As I've mentioned before, my methodology for selecting books at the library is a little unorthodox. I usually either have books held so I can pick them up after the kids select their books or I browse the new books online before we go and hope that one or two will be there. In this case, I saw the new book The Beginners was filed under the subject headings Teenage Girls-Fiction and New England-Fiction. When I quickly read the flap before checking it out, it sounded like a coming of age story set in Massachusetts with a supernatural twist (there was some mention of the Salem witch trials in the description). It sounded interesting, not to mention the cover is beautiful and I tend to be swayed by gorgeous book covers. I had genuinely high hopes for this book. Then, they were pretty much immediately shattered.
I generally like most books I read. They may not always be high literature (e.g. the Kendra Wilkinson book) or I may not like the subject matter (e.g. Push by Sapphire), but most of the time I can find something redeeming about a book. Not so much here. In fact, I dislike this book so much that I'm going to suspend with keeping the spoilers to myself because I want you to not waste your time on this book that much. I hated it more than A Reliable Wife and we know how I felt about that book.
Here's a summary---
Fifteen year old Ginger lives in an average small Massachusetts town (I know this because I used to live in one. I will give it to the author there --- her descriptions about the town were good enough that they brought back some pleasant memories of my time there). When Raquel and Theo Motherwell, a 20 something couple, move into town Ginger thinks she's found her mentors. They are educated and take an interest in her. The couple tells her that they are doctoral candidates in history --- Theo specializing in the history of religion and Raquel in the Salem witch trials--- and that they moved to town to do research for their projects.
Up until this point in the book, I really thought it would be okay. The author's style came off as pretentious to me because she had the teenage narrator using way to many huge vocabulary words that no fifteen year old would ever use, but I was willing to read on.
Then, it just started getting weird. The Motherwells start putting Ginger in all these sexual situations that she brushes off as coincidental---like them going swimming naked at the reservoir in front of her. She overhears them having sex and suspects they may have known she was there and liked it. Just downright weird. Ginger starts thinking that she's encountering ghosts, but it's really the Motherwells messing with her.
If that was weird, then it got really twisted. Theo rapes Ginger's best friend. Theo has sex with Ginger. Theo confesses to Ginger that Raquel and he aren't really doctoral candidates but that they met in a psychiatric program. Ginger continues hanging out with them and having sex with Theo with Raquel's knowledge. I would have stopped reading, but at that point I was so close to the end I figured I might as well finish it up.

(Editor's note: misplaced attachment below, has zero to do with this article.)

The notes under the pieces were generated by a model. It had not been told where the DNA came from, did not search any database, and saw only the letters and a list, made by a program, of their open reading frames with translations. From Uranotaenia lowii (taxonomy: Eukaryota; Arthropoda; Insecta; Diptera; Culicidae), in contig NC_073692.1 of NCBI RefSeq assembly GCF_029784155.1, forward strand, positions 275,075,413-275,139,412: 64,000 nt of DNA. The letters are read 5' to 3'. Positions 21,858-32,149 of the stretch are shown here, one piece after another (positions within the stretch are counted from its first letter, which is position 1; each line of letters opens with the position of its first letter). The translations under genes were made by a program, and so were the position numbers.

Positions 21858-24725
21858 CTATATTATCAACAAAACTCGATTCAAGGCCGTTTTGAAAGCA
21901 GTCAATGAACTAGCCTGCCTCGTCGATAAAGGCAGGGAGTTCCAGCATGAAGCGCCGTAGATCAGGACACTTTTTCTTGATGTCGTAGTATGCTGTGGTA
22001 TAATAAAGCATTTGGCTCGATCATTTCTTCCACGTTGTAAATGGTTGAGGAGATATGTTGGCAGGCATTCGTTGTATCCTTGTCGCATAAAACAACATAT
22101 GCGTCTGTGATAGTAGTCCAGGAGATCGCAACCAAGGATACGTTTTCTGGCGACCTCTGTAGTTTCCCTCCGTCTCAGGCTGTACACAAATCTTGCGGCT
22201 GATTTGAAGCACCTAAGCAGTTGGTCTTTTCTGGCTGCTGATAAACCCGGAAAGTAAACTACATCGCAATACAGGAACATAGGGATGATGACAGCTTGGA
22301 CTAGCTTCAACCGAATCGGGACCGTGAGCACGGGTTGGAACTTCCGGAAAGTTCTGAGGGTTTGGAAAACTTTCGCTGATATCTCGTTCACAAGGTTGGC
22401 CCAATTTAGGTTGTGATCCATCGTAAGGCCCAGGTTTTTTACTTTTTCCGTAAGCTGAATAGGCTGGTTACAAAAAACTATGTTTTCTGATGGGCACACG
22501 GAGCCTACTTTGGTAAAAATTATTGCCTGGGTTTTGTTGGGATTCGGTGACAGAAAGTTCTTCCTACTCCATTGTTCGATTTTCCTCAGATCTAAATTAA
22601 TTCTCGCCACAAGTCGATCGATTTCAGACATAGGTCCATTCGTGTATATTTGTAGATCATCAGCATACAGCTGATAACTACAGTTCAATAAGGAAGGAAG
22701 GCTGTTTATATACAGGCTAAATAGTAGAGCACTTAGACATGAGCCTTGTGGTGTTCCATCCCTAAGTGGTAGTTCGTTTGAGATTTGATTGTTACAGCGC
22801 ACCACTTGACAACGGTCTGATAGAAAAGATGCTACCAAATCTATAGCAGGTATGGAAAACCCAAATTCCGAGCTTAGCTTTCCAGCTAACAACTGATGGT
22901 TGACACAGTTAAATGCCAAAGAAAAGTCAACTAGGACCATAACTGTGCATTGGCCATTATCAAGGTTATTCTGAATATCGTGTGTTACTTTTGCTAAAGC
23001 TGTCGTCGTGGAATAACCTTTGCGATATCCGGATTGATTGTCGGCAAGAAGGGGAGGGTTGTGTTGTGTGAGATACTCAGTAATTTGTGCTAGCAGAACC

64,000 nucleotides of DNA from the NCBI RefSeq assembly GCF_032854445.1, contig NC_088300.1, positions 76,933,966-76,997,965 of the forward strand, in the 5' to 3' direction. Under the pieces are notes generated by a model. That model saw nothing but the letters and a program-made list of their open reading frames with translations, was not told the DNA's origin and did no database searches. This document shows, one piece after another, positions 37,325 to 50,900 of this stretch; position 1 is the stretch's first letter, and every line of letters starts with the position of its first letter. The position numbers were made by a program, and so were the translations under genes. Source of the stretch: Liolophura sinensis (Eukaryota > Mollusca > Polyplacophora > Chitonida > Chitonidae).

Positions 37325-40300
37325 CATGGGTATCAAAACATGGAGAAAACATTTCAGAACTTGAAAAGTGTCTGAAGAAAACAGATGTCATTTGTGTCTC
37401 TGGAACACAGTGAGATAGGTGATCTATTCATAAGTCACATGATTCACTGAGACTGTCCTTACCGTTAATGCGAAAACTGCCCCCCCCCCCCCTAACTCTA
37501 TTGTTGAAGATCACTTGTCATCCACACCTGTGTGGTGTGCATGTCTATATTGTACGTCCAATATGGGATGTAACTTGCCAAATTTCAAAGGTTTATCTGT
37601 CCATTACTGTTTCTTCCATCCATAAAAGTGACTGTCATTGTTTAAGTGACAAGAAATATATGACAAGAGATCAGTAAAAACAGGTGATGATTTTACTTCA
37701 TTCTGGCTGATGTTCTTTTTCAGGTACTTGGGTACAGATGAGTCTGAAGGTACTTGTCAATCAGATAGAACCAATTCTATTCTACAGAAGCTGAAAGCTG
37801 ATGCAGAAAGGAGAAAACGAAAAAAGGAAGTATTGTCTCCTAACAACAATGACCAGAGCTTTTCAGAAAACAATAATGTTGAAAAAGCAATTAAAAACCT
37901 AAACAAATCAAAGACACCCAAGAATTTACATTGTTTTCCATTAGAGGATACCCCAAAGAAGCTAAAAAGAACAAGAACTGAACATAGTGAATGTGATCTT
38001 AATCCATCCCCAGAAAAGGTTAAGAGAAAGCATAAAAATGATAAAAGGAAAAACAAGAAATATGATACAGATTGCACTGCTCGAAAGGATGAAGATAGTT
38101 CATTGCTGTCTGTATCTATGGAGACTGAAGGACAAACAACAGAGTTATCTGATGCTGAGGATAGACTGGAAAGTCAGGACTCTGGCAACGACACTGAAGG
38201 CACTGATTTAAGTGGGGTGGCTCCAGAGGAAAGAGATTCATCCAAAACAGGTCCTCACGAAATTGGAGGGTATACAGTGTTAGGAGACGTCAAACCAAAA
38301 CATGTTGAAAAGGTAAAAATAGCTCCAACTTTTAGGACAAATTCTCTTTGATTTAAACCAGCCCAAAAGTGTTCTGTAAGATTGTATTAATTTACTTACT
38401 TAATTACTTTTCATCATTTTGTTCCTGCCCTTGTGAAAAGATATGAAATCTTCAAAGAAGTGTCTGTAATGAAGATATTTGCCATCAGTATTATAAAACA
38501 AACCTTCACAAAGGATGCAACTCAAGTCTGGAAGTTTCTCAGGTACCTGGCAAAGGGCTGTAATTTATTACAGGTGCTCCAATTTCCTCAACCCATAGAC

In the end, Ginger finally is beginning to get a little bit leary of the Motherwells (but just a little bit) and the story abruptly ends when her best friend and her friend's boyfriend find her and Theo at the reservoir in yet another compromising sexual situation. The boyfriend and Theo fight until Theo makes a run for it. They don't find Raquel.
In the epilogue, it's implied that Ginger ends up pregnant with Theo's baby but has an abortion. After reading all this crap, the last couple sentences of the book were exceptionally frustrating:
Now, and now, and now again. There is no end to this story, in my version or any other. An X marks the spot where I rest, remain, and you can't tell from where you sit, or stand, if I am an X on a diagram---a place, a situation, a process---or a timeline. If this is a map, or a history, or a beginning.
Now---what the hell is that supposed to mean in relation to the rest of the book? Is it because the Motherwells are now gone (it's implied, but nope, you don't get told what happened to them) Ginger has a beginning...sort of...maybe not? I wanted to throw my hands up over this one.
Really I should have known how awful it was going to be based on the pretentious review (equal only to the pretentious language in this book) on the back cover:
What a marvel, what a wonder is The Beginners. Rebecca Wolff fully awakens the spookiness and enchantment inherent in the encounter of a lonely, imaginative girl with a louche, disquieting couple new in town, her moonstruck passivity chiming with a ready feminine awareness---it made me think of Rilke in collaboration with Emily Bronte. Wolff's novel is driven by a true bravery, an utter willingness to follow and ever-evolving narrative thread toward a complex, freshly astonishing state of consciousness. Reading it, I kept being delighted by her gorgeous and incisive language and amazed by the rich, hypnotic places is opened before me. This book is ravishing. --- Peter Straub, author of Shadowland and A Dark Matter
I couldn't disagree more. And congratulations Peter Straub, based on your review of this book I will never read one of your books. Ever.
And for your entertainment---there is actually a Youtube video promoting the book. Sigh...